A NORTH-EAST shop owner has shared her memories of sending Christmas cards and collectables to Sir Ken Dodd, following the legendary comedian's death aged 90.

Janice Winfield, owner of The Now and Then, just off Woodland Road in Darlington, got the chance to meet the comedian every year when he visited her shop before he took to the stage at the Civic Theatre.

The shop is now closed after Mrs Winfield, 72, decided to retire last year, but she still has fond memories of her encounters with Mr Dodd.

"He must have been coming to the shop for more than 20 years," she said.

"He loved everything at the shop - he bought such a selection of items, from pictures, jugs and bowls."

Mr Dodd spent around 40 years coming to Darlington and would regularly call in to see Mr and Mrs Winfield before he performed at the Civic, which is now Darlington Hippodrome.

"He was just like he was on the stage, he would talk to the customers and we would look forward to him coming every year, and we both had black poodles and they got on great.

"He didn't come last year because of the refurbishment of the Hippodrome, so the last year we saw him was 2016.

"We exchanged Christmas cards every year - he collected fairings which are German ornaments, and we used to send some to him every year.

"One time, my uncle who lived across the road couldn't go to his show, so Ken took the time to go across and see him - that was the sort of man he was."

Lynda Winstanley, director at Darlington Hippodrome, also paid her own tribute to Mr Dodd.

"Everyone at Darlington Hippodrome was so saddened to hear that our dear Sir Ken passed away.

"We heard from Ken just last week - he was so looking forward to returning to Darlington next month – a venue he said always welcomed him so warmly.

"Ken was also excited to see for himself the extent of the venue’s wonderful restoration - the venue was always one of the first to be booked for every tour Ken arranged.

"His unique style of comedy was enjoyed by Darlington audiences for many, many years."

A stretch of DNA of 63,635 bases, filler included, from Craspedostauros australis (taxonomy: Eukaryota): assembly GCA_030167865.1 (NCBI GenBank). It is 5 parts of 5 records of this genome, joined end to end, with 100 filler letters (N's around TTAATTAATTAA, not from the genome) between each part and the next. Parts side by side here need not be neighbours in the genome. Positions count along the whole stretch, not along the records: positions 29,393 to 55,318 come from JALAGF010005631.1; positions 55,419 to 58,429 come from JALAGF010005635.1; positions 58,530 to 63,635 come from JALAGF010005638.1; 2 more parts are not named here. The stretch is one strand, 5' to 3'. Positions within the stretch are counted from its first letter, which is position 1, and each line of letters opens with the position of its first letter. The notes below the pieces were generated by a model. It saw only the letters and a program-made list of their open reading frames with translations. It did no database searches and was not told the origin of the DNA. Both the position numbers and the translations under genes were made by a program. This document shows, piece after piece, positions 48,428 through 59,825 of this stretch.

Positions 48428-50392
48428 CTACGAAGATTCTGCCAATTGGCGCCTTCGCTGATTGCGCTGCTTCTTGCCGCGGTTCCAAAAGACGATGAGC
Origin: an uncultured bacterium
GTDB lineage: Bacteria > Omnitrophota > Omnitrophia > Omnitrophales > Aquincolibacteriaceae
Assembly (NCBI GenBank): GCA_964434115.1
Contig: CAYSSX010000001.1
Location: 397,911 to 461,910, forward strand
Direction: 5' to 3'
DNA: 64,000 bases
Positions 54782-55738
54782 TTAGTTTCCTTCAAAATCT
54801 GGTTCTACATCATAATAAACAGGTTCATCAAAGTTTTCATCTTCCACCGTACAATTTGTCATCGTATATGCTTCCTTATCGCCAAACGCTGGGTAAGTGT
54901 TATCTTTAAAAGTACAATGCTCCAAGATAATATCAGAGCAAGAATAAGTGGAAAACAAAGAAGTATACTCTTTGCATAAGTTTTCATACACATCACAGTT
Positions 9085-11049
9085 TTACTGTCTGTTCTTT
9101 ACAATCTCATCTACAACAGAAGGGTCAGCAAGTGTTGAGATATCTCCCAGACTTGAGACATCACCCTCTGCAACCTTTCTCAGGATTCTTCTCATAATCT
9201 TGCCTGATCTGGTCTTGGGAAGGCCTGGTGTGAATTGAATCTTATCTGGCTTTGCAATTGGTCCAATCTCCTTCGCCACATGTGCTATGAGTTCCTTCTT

Mr Dodd was to due to play to a complete sell-out audience at Darlington Hippodrome on Sunday, April 8.

The theatre will now be contacting everyone who had booked to arrange refunds.

" His love of the venue was underlined by a personal letter he wrote in support of the recent restoration project," said Ms Winstanley.

"It is so sad that he never got to see or perform in the new Hippodrome.

"Our thoughts and prayers are with Ken’s wife Anne at this very sad time, but we will never forget the hours and hours and hours of endless joy and laughter Ken brought to Darlington over the years."

Northern Echo reporter Lizzie Anderson also recalled her own experience of meeting the comedian.

"Ken Dodd easily stands out as the nicest celebrity I have met," she said.

"In April 2009, I was covering the official unveiling of the Laurel and Hardy statue in Ulverston, the Cumbrian town where Stan Laurel was born.

"My dad, John, is also from Liverpool and a fan of Ken’s.

"When I told the comedian about this, he insisted on signing a photograph for me to pass onto my dad.

"However, his stressed-looking PR officer said I was out of time and ushered me out the room without the photograph.

"A few days later a letter addressed to me with a signed photograph of Ken turned up at the office.

"He had obviously arranged for it to be sent to me, which was such a lovely thing to do," she added.